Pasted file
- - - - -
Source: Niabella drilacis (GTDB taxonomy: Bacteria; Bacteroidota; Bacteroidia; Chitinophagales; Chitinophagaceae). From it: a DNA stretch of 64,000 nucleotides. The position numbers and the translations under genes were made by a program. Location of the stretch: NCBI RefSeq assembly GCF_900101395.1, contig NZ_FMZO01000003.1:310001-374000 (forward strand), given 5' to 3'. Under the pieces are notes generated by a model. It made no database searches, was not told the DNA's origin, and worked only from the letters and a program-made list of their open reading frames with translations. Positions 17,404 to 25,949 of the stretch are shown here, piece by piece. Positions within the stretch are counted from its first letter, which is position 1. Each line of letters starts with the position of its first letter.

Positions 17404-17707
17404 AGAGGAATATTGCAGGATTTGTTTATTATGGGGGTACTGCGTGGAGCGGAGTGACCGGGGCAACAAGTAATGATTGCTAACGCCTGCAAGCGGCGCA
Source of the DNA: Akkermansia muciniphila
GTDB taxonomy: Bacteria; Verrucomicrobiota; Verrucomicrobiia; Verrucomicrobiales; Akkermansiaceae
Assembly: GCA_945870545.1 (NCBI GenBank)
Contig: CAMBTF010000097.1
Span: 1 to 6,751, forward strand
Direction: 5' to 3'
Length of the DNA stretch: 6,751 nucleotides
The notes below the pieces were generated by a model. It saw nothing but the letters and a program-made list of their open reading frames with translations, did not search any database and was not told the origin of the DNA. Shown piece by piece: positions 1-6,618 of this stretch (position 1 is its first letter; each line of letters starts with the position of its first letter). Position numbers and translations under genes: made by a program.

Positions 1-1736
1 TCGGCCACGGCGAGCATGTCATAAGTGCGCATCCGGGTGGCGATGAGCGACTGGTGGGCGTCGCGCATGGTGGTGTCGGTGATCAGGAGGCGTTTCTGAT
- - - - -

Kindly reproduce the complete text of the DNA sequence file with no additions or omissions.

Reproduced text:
Source: Niabella drilacis (GTDB taxonomy: Bacteria; Bacteroidota; Bacteroidia; Chitinophagales; Chitinophagaceae). From it: a DNA stretch of 64,000 nucleotides. The position numbers and the translations under genes were made by a program. Location of the stretch: NCBI RefSeq assembly GCF_900101395.1, contig NZ_FMZO01000003.1:310001-374000 (forward strand), given 5' to 3'. Under the pieces are notes generated by a model. It made no database searches, was not told the DNA's origin, and worked only from the letters and a program-made list of their open reading frames with translations. Positions 17,404 to 25,949 of the stretch are shown here, piece by piece. Positions within the stretch are counted from its first letter, which is position 1. Each line of letters starts with the position of its first letter.

Positions 17404-17707
17404 AGAGGAATATTGCAGGATTTGTTTATTATGGGGGTACTGCGTGGAGCGGAGTGACCGGGGCAACAAGTAATGATTGCTAACGCCTGCAAGCGGCGCA
Source of the DNA: Akkermansia muciniphila
GTDB taxonomy: Bacteria; Verrucomicrobiota; Verrucomicrobiia; Verrucomicrobiales; Akkermansiaceae
Assembly: GCA_945870545.1 (NCBI GenBank)
Contig: CAMBTF010000097.1
Span: 1 to 6,751, forward strand
Direction: 5' to 3'
Length of the DNA stretch: 6,751 nucleotides
The notes below the pieces were generated by a model. It saw nothing but the letters and a program-made list of their open reading frames with translations, did not search any database and was not told the origin of the DNA. Shown piece by piece: positions 1-6,618 of this stretch (position 1 is its first letter; each line of letters starts with the position of its first letter). Position numbers and translations under genes: made by a program.

Positions 1-1736
1 TCGGCCACGGCGAGCATGTCATAAGTGCGCATCCGGGTGGCGATGAGCGACTGGTGGGCGTCGCGCATGGTGGTGTCGGTGATCAGGAGGCGTTTCTGAT